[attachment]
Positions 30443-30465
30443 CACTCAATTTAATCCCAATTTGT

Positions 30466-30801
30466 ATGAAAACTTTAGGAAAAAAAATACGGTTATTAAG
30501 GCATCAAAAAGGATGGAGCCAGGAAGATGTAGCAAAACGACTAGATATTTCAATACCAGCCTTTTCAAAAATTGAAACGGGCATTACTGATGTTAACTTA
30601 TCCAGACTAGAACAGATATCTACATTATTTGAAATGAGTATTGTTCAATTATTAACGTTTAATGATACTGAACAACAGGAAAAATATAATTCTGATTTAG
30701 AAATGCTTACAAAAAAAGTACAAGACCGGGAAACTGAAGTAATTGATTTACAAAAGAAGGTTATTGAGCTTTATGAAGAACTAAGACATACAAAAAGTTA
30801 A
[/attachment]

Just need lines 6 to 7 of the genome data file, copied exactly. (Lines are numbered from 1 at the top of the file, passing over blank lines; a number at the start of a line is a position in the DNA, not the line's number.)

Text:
30601 TCCAGACTAGAACAGATATCTACATTATTTGAAATGAGTATTGTTCAATTATTAACGTTTAATGATACTGAACAACAGGAAAAATATAATTCTGATTTAG
30701 AAATGCTTACAAAAAAAGTACAAGACCGGGAAACTGAAGTAATTGATTTACAAAAGAAGGTTATTGAGCTTTATGAAGAACTAAGACATACAAAAAGTTA